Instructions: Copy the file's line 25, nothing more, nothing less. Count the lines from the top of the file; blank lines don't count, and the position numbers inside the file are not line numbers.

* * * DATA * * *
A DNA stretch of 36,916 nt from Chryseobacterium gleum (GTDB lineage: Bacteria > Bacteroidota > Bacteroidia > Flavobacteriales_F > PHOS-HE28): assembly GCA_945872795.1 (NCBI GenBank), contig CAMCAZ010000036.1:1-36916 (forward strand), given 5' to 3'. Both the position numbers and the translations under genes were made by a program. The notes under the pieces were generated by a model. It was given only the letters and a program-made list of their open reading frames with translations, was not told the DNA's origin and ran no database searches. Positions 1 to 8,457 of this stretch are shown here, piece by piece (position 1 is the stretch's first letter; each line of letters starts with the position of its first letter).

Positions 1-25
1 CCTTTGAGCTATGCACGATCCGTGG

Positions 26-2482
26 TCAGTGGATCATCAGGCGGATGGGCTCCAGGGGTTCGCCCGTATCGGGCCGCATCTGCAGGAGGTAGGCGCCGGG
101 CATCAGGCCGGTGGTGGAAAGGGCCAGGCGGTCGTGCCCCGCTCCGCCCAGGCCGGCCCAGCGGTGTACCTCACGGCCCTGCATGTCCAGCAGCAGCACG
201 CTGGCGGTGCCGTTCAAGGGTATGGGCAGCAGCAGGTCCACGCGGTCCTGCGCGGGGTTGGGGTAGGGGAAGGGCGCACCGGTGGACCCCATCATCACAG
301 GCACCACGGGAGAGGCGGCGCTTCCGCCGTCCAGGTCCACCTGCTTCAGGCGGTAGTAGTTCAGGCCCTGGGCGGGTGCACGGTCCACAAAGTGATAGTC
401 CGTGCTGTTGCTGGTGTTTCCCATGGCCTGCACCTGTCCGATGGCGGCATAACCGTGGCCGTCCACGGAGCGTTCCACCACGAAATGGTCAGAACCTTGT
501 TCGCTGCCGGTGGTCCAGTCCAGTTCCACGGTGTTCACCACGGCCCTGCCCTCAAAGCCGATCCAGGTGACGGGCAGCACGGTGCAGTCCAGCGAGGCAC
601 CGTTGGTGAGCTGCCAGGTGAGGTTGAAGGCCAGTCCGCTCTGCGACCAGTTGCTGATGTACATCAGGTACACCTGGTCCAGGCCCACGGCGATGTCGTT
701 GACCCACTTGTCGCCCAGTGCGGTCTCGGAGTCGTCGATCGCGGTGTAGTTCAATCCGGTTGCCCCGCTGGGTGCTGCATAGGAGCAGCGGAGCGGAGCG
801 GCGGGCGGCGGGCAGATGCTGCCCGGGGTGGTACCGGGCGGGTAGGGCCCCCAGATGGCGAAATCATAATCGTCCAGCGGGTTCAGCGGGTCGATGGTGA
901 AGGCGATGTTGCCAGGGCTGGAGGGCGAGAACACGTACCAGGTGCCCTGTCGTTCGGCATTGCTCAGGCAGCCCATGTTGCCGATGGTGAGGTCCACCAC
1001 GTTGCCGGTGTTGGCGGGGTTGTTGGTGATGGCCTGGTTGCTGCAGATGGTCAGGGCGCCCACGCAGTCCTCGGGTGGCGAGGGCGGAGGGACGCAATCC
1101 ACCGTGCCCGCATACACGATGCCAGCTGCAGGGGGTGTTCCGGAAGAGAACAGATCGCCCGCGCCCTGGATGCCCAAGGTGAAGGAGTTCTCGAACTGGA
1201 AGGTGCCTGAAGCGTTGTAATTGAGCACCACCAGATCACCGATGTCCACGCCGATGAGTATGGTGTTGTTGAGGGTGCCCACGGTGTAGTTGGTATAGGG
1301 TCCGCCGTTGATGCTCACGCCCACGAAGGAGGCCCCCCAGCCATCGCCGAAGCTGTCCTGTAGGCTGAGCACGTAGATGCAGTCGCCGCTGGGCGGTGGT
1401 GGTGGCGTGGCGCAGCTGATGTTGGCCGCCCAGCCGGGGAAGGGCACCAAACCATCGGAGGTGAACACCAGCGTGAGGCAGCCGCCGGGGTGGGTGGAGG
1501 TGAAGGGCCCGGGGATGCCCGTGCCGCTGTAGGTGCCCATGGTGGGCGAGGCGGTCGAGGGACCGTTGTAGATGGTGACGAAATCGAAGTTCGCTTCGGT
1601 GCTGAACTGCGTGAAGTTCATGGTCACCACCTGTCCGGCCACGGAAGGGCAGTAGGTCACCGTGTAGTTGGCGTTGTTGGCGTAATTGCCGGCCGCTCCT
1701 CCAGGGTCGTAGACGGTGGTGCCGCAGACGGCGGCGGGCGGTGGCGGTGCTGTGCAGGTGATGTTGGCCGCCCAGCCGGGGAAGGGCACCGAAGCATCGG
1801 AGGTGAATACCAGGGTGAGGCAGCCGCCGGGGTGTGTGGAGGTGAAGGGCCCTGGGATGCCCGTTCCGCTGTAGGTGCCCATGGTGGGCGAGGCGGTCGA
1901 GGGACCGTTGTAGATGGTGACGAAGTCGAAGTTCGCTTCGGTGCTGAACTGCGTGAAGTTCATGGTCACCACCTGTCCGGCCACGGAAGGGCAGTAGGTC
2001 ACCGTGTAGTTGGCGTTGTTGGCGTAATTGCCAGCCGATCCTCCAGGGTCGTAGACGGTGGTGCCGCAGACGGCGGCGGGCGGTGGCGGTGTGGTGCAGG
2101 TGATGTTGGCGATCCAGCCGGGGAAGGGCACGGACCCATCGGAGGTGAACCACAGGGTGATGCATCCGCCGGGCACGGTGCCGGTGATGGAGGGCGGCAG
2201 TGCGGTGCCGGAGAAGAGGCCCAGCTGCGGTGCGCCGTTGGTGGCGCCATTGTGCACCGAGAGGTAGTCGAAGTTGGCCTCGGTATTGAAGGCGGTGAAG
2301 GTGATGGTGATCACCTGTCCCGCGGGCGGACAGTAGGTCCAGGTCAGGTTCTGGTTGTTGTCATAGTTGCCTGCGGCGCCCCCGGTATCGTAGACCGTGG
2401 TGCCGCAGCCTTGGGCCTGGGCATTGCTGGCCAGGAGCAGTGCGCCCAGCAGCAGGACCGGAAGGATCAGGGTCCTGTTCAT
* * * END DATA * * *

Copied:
2001 ACCGTGTAGTTGGCGTTGTTGGCGTAATTGCCAGCCGATCCTCCAGGGTCGTAGACGGTGGTGCCGCAGACGGCGGCGGGCGGTGGCGGTGTGGTGCAGG